The first contact between the top Turkish diplomat and his new Israeli counterpart got off to a rocky start on Wednesday when Turkish Foreign Minister Mevlut Cavusoglu told Eli Cohen that Itamar Ben-Gvir’s visit to a Jerusalem holy site was “unacceptable.”
Cavusoglu described Israeli National Security Minister Ben-Gvir’s visit to Temple Mount, known to Muslims as al-Haram al-Sharif, as “a provocative action,” during a congratulatory phone call to Israel's new foreign minister on his new post, the Turkish Foreign Ministry said. Cavusoglu “reminded” Cohen of Turkey's “sensitivities and expectations,” according to the statement. The Turkish Foreign Ministry also condemned the move, calling on Israel “to act responsibly,” earlier in the week.
Wednesday's phone call between the two top diplomats was the first since the formation of the Prime Minister Benjamin Netanyahu’s new government. During his previous tenure, Turkey-Israel ties witnessed a series of crises.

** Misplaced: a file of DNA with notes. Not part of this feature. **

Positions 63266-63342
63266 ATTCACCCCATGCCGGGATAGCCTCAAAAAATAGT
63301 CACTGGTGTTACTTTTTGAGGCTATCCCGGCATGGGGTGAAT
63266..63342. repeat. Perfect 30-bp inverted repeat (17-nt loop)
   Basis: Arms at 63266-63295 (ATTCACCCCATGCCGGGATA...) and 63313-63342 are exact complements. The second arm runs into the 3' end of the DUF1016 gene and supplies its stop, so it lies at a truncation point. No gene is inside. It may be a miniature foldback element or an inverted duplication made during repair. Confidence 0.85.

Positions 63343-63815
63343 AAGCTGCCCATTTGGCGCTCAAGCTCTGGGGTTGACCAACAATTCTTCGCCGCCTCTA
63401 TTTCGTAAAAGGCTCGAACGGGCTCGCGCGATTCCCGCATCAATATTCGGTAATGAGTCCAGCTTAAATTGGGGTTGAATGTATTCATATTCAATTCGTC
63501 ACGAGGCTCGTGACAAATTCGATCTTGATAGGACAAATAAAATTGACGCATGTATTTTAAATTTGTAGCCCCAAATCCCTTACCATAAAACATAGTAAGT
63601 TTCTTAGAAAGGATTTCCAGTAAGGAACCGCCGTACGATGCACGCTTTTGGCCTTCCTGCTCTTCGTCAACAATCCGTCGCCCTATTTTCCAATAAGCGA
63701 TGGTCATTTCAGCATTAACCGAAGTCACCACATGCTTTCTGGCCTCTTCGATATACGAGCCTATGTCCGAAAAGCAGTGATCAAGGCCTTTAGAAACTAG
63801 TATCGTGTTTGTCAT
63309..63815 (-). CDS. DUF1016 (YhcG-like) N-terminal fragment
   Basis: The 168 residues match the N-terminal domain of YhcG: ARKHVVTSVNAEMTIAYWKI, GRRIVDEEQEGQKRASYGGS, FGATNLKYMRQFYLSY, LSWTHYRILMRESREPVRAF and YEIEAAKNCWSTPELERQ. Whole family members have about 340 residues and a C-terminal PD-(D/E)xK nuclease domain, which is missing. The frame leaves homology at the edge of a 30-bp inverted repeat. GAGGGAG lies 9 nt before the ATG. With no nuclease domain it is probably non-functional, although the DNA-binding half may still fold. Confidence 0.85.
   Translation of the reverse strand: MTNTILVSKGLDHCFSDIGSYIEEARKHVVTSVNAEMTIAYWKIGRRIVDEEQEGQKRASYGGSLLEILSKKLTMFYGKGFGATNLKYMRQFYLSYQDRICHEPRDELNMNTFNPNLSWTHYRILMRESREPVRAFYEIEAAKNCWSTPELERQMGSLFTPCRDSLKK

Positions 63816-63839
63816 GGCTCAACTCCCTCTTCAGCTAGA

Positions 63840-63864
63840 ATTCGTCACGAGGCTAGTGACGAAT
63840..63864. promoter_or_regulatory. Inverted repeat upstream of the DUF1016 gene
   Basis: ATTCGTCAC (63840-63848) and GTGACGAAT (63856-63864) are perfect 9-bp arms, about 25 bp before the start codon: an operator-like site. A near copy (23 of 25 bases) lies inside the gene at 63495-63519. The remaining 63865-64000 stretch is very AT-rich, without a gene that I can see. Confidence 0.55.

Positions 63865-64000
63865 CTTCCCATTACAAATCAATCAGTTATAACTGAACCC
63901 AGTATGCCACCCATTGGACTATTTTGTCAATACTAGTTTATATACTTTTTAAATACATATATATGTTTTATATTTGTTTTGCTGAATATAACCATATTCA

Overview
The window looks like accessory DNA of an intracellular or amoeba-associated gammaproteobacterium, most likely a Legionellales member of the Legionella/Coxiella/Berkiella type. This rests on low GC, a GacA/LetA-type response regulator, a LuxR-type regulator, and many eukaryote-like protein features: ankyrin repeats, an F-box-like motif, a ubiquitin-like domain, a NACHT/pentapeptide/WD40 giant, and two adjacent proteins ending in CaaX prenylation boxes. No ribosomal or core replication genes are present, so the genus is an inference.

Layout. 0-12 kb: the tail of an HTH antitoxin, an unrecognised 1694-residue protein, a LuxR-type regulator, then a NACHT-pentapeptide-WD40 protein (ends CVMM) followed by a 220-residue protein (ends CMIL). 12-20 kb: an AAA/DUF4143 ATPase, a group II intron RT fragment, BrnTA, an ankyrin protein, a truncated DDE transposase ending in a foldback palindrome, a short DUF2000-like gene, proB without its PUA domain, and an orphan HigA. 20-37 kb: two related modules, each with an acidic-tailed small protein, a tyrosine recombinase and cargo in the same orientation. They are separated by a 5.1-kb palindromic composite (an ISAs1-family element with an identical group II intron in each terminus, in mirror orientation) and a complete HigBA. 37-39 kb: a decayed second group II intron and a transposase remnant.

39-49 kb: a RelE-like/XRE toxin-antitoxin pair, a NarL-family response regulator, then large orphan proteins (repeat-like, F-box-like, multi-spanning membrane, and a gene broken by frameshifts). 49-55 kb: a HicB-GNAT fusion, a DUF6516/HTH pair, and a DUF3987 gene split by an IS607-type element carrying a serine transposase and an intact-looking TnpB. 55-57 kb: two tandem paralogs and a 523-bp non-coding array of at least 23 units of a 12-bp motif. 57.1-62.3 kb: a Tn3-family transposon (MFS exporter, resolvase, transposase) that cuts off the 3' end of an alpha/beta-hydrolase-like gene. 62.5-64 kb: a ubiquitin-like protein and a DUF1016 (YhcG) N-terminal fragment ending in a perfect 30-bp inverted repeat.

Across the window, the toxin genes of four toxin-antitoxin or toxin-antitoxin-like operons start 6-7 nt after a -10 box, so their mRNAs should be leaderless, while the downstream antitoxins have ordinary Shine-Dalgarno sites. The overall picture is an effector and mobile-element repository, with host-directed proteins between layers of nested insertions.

The two countries fully restored their diplomatic ties in August after years of locking horns. However, Netenyahu’s return to power has fueled fears that the swiftly improving ties between the two countries could derail under the new hardliner Israeli government. Yet, Turkish President Recep Tayyip Erdogan, usually an outspoken ally of the Palestinian cause, has maintained his silence on the controversial visit, indicating that Ankara is willing to maintain the current course.
Erdogan's congratulatory message to Netanyahu in November soon after the Israeli elections and a following phone call between the two leaders on Nov. 18 has been widely seen as sign of both sides burying the hatchet.